There's no getting around it – Virtual Reality is the future of gaming. No longer an experiment, the expected release of Playstation's next model of VR headset, along with Meta's investment in the VR marketplace, cements the former fad as the foregone future.
Back in August, the official PlayStation blog gave readers a revealing preview of four user experience features you can expect from the upcoming PlayStation VR (PSVR) sequel — somewhat predictably known as PSVR 2. And while they’re all big steps forward for PlayStation, anybody who has ever worn a Meta Quest headset may wonder what the fuss is about.
First up is “See-Through View,” which, as the name suggests, allows you to see through the headset to examine the outside world and to make sure that no attention-seeking pets have wandered into your play area unawares.
Sony also says that it’s to see where you’ve put your PSVR 2 Sense controllers without taking the headset off, which suggests it won’t be mimicking the Quest 2 functionality where AR control pads appear on screen to guide you to them.
Next up is a customized play area. Because people don’t typically have dedicated Holodeck-style VR spaces free of soft and hard furnishings, PSVR 2 will let you shape the play space to whatever shape your room allows.
If you get too involved in enthusiastically beating up virtual zombies and reach the edge of your virtual border, a warning will pop up before you accidentally punch your TV. That’s an occupational hazard, as fans of the ‘VR to ER’ subreddit will know.
Both of these features are possible because of a change in how the tracking system works in PSVR 2. With PSVR 1, you sit a single, dedicated camera above your TV to track your movements in a very small play area. While it felt mind-blowing in 2016, it had serious limitations, including the fact that if you turned around, the camera wouldn’t know where you’d gone, like an infant confused by peek-a-boo.
With PSVR 2, the cameras have been relocated to inside the headset pointing outwards — just as they are with Oculus Quest 2. This is generally superior, as it means your play space can essentially be any size as the cameras move with you. There’s no risk of wandering out of shot or concern about where you’ll find space for all the extra cameras.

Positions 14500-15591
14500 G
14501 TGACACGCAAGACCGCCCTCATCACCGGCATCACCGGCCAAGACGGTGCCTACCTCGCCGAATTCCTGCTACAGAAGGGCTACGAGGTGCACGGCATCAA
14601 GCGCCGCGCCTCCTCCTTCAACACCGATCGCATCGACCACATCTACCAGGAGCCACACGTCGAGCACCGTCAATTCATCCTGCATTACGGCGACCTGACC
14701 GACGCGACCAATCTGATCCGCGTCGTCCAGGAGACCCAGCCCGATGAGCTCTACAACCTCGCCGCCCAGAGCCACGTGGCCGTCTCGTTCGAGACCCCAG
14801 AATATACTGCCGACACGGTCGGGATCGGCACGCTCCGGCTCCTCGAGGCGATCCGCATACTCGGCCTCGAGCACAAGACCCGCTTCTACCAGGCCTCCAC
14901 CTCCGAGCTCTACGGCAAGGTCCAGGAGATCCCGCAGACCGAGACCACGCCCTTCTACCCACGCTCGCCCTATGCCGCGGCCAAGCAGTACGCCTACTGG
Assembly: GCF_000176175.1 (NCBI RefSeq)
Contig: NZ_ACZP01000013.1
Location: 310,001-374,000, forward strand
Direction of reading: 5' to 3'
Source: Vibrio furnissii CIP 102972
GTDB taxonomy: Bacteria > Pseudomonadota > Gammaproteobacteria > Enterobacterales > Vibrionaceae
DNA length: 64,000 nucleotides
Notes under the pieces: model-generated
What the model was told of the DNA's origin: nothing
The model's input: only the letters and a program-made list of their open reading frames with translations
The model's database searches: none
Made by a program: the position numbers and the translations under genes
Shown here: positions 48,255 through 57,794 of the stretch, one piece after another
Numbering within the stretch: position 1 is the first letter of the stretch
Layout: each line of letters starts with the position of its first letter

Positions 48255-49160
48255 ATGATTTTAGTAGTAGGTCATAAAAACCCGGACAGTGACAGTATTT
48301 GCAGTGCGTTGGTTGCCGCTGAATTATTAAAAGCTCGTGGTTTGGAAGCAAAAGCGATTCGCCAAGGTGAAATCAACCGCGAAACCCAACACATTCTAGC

The third announcement is entirely new: the ability to broadcast yourself while playing. Just plug in a PS5 HD camera, and you can not only stream what you are seeing to Twitch or YouTube but also show your real-time reactions. Well, the parts of your reaction unobscured by the white plastic visor, anyway.
Finally, there’s Cinematic Mode, which isn’t just old to Oculus Quest owners but also to PSVR 1 users. In short, while the main purpose of PSVR 2 will be to run dedicated games in an immersive 360 degrees, you can also play normal ‘flat’ games and movies with the headset on. Why would you want to? Well, it’s like having your own giant cinema screen all to yourself.
To be clear, while PSVR 2 appears to owe a bit of a debt to the trail blazed by Meta and the Oculus Quest, Sony’s next-gen VR system is going to be leagues ahead in almost every respect.
The Oculus Quest 2 was released in 2020 and packs roughly the same grunt as the year’s best smartphones, thanks to its built-in Qualcomm Snapdragon XR2 chipset. PSVR 2, meanwhile, will lean on the enormous 10.3 teraflops of power at the PS5’s disposal, making everything look significantly more realistic and… well, less like a two-year-old smartphone game.
But it doesn’t just stop there: the PSVR 2 headset itself will output a resolution of 2,000 x 2,040 per OLED eye panel, with a field of view (FoV) of 110 degrees. The Oculus Quest 2’s LCD panels, meanwhile, are stuck at a comparatively low-res 1,832 x 1,920 with a 90-degree FoV.
So why is it only better in “almost every respect”? Unlike the completely wireless Quest 2, PSVR 2 will need to be tethered to the PS5 with a USB-C cable, which highlights another elephant in the room: price.
Rumors point to a $400 to $500 MSRP which, of course, doesn’t include the $499 cost of a PS5 it needs to run. The Meta Quest 2, meanwhile, can be had for as little as $249, thanks to Meta’s aggressive pricing and aging internals (although the company has signaled a price increase on the horizon in August.)
Will PSVR 2 be worth the extra money? That depends on how well Sony supports the headset when it comes out. Most reports suggest that it will be in 2023, and until then, we’ll just have to persevere with Horizon Forbidden West in its regular flat form while we count down the days and hours.
This article was produced and syndicated by Wealth of Geeks.
Alan Martin is a freelance writer based across the Atlantic in London, with bylines dotted across the web and in print. Specializing in technology, games and internet culture, you’ll likely find him running, playing through Spelunky for the millionth time, or cheering on his beloved Derby County.